President Biden is meeting with lawmakers on both sides of the aisle this week to discuss areas of bipartisan agreement on infrastructure spending, but Republicans continue to say tax increases as a “pay-for” are off the table.

Biden had meetings earlier in the week with House and Senate leadership and is meeting today with a half-dozen Senate Republicans who have been drafting the GOP alternative to the president’s sweeping $2.3 trillion infrastructure and jobs plan. The search for common ground is becoming more urgent as the White House has set a deadline of Memorial Day for “progress” on a package.

House Speaker Nancy Pelosi (D-CA), who was at the White House Wednesday with House Minority Leader Kevin McCarthy (R-CA), Senate Majority Leader Chuck Schumer (D-NY) and Senate Minority Leader Mitch McConnell (R-KY), said she was “more optimistic now that we will do [something] in a bipartisan way. But we’ll see.” After the meeting, Pelosi reiterated her plans to pass a bill by July 4.

Republican leaders have balked at the size of Biden’s infrastructure proposal and won’t stretch the traditional definition of infrastructure beyond roads, bridges and other physical improvements. After their meeting at the White House yesterday, McCarthy and McConnell also said raising the corporate tax rate is a non-starter.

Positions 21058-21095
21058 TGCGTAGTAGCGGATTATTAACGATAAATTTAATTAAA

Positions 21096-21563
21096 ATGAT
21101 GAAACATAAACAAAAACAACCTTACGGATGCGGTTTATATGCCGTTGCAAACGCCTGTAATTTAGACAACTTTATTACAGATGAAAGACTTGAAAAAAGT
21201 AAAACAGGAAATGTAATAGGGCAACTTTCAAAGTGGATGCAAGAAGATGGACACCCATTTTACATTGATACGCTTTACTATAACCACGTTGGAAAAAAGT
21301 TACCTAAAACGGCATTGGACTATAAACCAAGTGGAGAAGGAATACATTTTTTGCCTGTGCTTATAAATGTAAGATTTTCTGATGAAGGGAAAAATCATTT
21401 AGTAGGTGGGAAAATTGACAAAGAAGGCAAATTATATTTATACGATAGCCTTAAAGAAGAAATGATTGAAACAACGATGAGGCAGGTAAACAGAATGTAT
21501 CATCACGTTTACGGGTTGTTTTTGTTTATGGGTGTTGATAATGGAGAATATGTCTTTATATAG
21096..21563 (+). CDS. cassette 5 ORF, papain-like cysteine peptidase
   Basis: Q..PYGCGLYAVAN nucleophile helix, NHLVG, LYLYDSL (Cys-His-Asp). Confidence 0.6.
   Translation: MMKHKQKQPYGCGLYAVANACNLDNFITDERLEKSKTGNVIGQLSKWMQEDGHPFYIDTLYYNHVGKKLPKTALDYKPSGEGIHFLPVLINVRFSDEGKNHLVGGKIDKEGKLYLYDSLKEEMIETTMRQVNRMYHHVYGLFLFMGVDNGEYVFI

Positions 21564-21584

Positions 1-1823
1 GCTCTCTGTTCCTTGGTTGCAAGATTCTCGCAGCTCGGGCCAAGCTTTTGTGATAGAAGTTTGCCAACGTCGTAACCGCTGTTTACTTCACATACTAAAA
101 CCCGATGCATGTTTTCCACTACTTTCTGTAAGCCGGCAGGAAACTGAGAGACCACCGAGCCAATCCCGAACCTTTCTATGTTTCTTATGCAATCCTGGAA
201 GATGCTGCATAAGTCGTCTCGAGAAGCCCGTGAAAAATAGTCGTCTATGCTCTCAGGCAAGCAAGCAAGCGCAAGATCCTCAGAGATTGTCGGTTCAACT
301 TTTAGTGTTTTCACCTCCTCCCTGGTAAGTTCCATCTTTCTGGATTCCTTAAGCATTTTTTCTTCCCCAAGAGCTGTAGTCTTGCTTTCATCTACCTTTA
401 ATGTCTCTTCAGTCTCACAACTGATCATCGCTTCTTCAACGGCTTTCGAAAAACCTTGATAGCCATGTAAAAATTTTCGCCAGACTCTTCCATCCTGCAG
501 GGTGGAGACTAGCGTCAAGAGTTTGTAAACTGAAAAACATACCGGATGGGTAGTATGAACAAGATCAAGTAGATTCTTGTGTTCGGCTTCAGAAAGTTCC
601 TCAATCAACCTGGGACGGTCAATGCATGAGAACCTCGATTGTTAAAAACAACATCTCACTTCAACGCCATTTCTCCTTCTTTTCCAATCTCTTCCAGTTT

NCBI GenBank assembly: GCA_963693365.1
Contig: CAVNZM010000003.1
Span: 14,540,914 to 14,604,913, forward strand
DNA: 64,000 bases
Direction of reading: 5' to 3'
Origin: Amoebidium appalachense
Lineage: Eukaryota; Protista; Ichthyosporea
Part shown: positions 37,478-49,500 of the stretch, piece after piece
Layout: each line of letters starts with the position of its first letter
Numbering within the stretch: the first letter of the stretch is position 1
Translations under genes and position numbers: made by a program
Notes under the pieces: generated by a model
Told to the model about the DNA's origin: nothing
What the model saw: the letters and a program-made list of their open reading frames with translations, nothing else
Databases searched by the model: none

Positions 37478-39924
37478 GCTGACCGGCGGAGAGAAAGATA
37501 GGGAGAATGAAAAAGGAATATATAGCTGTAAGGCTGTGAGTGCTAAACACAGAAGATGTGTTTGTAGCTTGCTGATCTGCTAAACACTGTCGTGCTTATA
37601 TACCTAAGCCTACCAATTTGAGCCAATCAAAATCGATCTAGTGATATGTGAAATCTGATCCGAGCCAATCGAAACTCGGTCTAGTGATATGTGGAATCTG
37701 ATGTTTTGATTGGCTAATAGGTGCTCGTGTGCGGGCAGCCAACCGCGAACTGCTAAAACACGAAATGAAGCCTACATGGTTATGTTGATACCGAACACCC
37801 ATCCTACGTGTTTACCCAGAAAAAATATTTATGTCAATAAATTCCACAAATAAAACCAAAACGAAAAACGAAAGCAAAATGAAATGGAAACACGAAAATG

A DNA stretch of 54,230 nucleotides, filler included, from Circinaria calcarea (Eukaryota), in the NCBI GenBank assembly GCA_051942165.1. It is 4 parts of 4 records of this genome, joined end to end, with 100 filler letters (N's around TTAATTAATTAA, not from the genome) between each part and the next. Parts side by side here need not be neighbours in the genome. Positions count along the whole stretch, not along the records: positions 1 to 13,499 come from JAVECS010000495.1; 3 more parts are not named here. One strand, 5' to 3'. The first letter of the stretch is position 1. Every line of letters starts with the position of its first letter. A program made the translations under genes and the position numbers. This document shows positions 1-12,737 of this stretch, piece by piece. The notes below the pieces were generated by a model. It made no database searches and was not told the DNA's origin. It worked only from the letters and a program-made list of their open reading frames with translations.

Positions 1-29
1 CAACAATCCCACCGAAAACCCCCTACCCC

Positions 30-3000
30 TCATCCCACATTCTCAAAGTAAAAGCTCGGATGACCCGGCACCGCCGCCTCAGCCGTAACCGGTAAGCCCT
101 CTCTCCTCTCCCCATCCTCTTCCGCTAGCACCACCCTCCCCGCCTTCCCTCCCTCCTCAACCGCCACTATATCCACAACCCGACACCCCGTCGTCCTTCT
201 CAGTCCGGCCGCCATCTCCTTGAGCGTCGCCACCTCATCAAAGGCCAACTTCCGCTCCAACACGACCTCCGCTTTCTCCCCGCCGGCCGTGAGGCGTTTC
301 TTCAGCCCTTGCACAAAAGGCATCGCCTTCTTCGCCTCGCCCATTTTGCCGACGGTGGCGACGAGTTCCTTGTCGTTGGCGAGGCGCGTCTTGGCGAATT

“We’re not interested in reopening the 2017 tax bill. We both made that clear with the president. That’s our red line,” McConnell said.

Biden has said he is willing to negotiate on the size of the package and would consider raising the corporate tax rate to a number lower than the 28% he proposed. The president is also open to cutting a deal with Republicans on infrastructure and then moving his $1.8 trillion plan to expand access to education and child care in a separate, partisan bill.

Following the meeting with GOP and Democratic leaders yesterday, Biden said, “Generally, I am encouraged that there is room to have a compromise on a bipartisan bill that’s solid and significant and a means by which to pay for it without dropping all of the burden on middle-class and working-class people.”